New Report Shows Impact of Big Money in the 2012 Election

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32 Super PAC Mega-Donors Match Total Giving of 3.7 Million Presidential Campaign Small Donors; Nearly Half of TV Ads in Presidential Race Funded by “Dark Money”

MASSPIRG Education Fund and Demos


BostonIt took just 32 billionaires and corporations, giving an average of $9.9 million apiece to Super PACs, to match every single dollar that small donors gave to the Romney and Obama campaigns, according to Billion Dollar Democracy, a new report by MASSPIRG and Demos, nonpartisan organizations which tracked campaign spending. Those small donations, which amounted to more than $313 million, came from over 3.7 million individuals.

“Americans who are wondering why it seems tougher to get ahead or even get a fair shake in today’s economy should look to big money politics for answers,” said Adam Lioz, report co-author and Counsel for Demos.  “When a tiny group of wealthy donors fuels political campaigns, they get to set the agenda in Washington, and the rest of us are left to argue over that agenda.”

“The first post-Citizens United presidential election confirmed our fears that the new unlimited-money regime allows well-heeled special interests and secret spenders to drown out the voices of ordinary citizens,” commented Janet Domenitz, Executive Director of MASSPIRG. Citizens United v. Federal Election Commission, a Supreme Court case decided in 2010, held that the First Amendment prohibited the government from restricting independent political expenditures by corporations and unions.

The report provides a detailed analysis of all federal election spending and fundraising by campaigns and Super PACs. The data uncovers the undue influence that large donors, business interests and secret spenders had in 2012.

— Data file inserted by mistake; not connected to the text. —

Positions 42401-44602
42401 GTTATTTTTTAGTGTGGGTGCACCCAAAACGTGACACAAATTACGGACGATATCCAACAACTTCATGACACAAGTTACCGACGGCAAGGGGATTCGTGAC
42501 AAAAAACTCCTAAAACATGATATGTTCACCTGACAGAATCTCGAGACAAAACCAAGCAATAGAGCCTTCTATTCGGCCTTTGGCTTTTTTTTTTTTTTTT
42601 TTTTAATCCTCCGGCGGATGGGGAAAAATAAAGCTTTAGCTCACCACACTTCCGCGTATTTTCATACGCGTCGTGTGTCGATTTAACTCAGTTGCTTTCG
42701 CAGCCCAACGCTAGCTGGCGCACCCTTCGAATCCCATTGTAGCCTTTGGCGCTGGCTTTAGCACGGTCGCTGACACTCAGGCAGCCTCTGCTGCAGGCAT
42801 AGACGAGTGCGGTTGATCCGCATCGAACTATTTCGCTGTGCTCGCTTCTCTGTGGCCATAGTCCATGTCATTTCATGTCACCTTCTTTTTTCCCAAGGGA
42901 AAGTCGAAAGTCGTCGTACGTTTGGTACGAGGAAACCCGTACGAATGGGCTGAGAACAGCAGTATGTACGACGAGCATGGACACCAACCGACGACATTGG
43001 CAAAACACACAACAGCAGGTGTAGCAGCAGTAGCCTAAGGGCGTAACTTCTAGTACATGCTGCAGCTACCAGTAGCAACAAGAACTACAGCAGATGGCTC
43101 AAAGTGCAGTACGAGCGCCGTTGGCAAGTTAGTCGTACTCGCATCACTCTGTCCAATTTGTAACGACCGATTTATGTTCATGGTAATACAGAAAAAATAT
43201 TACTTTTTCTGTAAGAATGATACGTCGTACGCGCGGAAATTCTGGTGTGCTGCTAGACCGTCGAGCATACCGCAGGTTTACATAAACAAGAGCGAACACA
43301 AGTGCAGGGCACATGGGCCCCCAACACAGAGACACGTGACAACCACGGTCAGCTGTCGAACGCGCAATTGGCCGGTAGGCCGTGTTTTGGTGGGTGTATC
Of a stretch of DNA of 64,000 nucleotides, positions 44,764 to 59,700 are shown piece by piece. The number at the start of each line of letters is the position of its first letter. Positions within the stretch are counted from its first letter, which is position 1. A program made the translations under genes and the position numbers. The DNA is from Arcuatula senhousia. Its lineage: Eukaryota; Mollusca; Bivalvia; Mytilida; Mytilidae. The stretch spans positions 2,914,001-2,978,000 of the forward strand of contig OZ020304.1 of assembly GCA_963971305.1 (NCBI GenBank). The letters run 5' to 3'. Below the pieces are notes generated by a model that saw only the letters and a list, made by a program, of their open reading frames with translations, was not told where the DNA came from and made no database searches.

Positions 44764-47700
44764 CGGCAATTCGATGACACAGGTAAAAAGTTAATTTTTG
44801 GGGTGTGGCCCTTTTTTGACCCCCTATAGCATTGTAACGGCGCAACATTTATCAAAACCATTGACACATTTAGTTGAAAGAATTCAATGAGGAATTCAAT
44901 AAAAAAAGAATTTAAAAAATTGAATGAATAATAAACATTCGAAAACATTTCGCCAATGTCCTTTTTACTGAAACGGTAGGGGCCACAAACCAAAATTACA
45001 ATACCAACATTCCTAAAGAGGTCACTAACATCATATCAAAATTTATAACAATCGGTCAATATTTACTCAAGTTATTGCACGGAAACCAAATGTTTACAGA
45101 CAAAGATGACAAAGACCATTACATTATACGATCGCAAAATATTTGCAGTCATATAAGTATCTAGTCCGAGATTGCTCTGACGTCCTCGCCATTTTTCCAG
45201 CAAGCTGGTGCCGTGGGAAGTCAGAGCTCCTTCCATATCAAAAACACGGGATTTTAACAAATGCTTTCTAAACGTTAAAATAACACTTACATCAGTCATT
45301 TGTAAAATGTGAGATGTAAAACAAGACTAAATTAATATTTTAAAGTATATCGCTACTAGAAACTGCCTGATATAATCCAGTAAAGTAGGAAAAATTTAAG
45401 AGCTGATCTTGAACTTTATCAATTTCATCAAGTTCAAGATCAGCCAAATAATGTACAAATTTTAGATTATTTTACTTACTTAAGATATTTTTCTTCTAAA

For two of the 10 most active Super PACs, corporate donations accounted for a large portion of the funds, making up 18 percent of Restore Our Future and 52.6 percent of FreedomWorks for America’s total contributions.

“Allowing special-interest money to fund attack ads on candidates distorts our democracy and gives corporations the power to determine winners and losers in our electoral process. The political marketplace must not be dominated by corporate wealth, because the strength of a citizen’s voice should not depend on the size of her wallet,” according to Brenda Wright, Vice President for Legal Strategies with Demos.

Billion-Dollar Democracy also found that groups that do not disclose the source of their funds paid for nearly half of all television advertising in the presidential race.

”These dark-money groups hide key information from voters about where they get their money,” noted Domenitz. “Furthermore, because there’s no one to hold responsible for the content of their advertising, studies show that ads funded by dark money are far more likely to be misleading or just downright incorrect..”

The report concludes with policy recommendations for every level of government to ensure that ordinary Americans can make their voices heard in our political process. Most importantly, the report calls for a constitutional amendment to overturn Citizens United and restore our ability to set reasonable limits on campaign spending. “Citizens in Massachusetts went to the polls in droves in November to call for overturning Citizens United,” commented Pam Wilmot, executive director of Common Cause MA, which spearheaded local ballot questions in 173 municipalities. “This report underscores the need for that action.”